Mrs Mal. You have infinite trouble, Sir An Sir Anth. Ah, your modesty again ! I'll tell thony, in the affair.--I am ashamed for the cause ! you what, Jack, if you don't speak out directly, Lydia, Lydia, rise, I beseech you !-pay your re- and glibly, too, I shall be in such a rage ! Mrs spects !
Aside to her. Malaprop, I wish the lady would favour us with Sir Anth. I hope, madam, that Miss Languish something more than a side front. has reflected on the worth of this gentleman, and [Mrs MALAPROP seems to chide LYDIA. the regard due to her aunt's choice, and my alli Abs. So all will out, I see! (Goes up to LYDIA ance. Now, Jack, speak to her. (Aside to him. --speaks softly.) Be not surprised, my Lydia ; sup
Abs. What the devil shall I do ? (Aside.] You press all surprise at present. sce, sir, she won't even look at me, whilst you are Lydia. (Àside.) Heavens ! 'tis Beverley's voice! here. I knew she would not ! I told you som Sure he can't have imposed on Sir Anthony too! Let me entreat you, sir, to leave us together! (Looks round by degrees, then sturts up.] Is this [ABSOLUTE seems to expostulate with his father. possible ! my Beverley ! how can this be, my Be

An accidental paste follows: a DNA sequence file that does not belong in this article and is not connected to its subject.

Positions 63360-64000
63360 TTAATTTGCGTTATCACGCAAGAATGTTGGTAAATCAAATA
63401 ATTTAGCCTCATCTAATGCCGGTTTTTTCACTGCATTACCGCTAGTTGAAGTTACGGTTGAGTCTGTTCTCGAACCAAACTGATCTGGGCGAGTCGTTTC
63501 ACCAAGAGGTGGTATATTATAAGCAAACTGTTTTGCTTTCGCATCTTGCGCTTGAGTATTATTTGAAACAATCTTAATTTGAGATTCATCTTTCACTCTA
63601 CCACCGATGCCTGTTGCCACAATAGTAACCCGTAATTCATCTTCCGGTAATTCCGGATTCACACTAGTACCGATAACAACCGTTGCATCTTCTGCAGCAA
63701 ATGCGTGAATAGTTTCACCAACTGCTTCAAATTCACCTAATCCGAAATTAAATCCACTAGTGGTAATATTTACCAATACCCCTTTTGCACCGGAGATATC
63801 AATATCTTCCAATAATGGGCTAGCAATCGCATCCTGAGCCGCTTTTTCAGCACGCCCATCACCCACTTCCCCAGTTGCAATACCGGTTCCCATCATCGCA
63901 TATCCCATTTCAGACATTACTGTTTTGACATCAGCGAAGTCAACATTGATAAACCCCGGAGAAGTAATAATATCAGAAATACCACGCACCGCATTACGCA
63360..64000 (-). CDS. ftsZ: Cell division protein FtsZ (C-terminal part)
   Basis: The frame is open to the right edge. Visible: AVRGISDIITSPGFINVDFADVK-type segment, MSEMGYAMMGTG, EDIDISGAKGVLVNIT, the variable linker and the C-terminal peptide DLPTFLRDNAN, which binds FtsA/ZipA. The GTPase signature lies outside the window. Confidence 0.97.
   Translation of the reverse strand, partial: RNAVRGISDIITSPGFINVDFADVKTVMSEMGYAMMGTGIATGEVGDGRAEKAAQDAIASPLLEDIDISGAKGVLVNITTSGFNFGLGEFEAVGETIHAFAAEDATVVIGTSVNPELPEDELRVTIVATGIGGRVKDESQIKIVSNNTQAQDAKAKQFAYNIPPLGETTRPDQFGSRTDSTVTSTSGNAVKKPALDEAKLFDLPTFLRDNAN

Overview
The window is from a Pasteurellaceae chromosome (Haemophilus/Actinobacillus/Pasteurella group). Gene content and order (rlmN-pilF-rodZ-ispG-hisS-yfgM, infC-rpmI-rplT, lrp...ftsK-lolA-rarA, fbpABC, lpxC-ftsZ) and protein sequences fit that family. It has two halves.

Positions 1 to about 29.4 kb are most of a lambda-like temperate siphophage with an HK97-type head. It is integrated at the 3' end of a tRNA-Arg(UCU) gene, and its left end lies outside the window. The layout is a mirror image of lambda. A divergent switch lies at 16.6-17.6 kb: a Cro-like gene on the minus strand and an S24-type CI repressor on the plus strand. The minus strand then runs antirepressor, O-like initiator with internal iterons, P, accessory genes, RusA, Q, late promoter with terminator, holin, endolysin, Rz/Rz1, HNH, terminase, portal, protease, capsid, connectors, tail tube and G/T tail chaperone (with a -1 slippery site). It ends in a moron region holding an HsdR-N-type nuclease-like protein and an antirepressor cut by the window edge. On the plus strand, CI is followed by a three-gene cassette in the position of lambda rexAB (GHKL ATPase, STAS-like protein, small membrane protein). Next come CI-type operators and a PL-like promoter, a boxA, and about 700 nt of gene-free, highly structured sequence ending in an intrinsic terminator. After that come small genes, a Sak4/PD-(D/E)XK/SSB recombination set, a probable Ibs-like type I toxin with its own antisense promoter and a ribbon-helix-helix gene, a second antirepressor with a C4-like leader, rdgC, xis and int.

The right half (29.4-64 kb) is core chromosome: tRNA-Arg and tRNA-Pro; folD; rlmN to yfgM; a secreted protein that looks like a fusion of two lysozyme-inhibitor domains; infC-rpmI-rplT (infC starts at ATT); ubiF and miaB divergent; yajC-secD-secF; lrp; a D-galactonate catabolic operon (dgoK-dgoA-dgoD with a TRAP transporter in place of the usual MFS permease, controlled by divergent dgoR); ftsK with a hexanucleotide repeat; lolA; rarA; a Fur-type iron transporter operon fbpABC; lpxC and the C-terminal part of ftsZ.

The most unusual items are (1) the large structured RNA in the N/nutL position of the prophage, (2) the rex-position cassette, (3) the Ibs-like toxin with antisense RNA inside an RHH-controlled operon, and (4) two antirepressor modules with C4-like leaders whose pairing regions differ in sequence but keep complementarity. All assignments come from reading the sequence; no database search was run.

Lydia. ( Aside.) I wonder I have not heard my verley ? aunt exclaim yet ! sure she can't have looked at Abs. Ah, 'tis all over !
(Aside. him ! -perhaps their regimentals are alike, Sir Anth. Beverley! the devil! Beverley ! and she is something blind.
What can the girl mean? This is my son, Jack Sir Anth. I say, sir, I won't stir a foot yet. Absolute, Mrs Mul. I am sorry to say, Sir Anthony,
that Mrs Mal. For shame, hussy: for shame! your my affluence over my niece is very small. — Turn head runs so on that fellow, that you have him round, Lydia ; I blush for you! [Aside to her always in your eyes. Beg Captain Absolute's par
Sir Anth. May I not flatter myself that Miss don directly. Languish will assign what cause of dislike she can Lydia. I see no Captain Absolute, but my loved have to my son !-Why don't you begin, Jack? Beverley ! -Speak, you puppy-speak! [Aside to him. Sir Anth. Zounds, the girl's mad! her brain's
atrs Mal. It is impossible, Sir Anthony, she turned by reading can have any.
Mrs Mal. O my conscience, I believe so! Answer, hussy! why don't you answer? What do you mean by Beverley, hussy? You saw
(Aside to her. Captain Absolute before to-day; there he is; your Sir Anth. Then, madam, I trust that a childish husband that shall be.
Lydia. With all my soul, madam ! when I re- | Mrs Malaprop, they long to fly into each other's fuse my Beverley
arms, I warrant. Jack, is not the cheek as I said, Sir Anth. O, she's as mad as Bedlam! or has hey ? and the eye, you rogue ! and the lip! hey? this fellow been playing us a rogue's trick? Come Come, Mrs Malaprop, we'll not disturb their tenhere, sirrah ; who the devil are you ?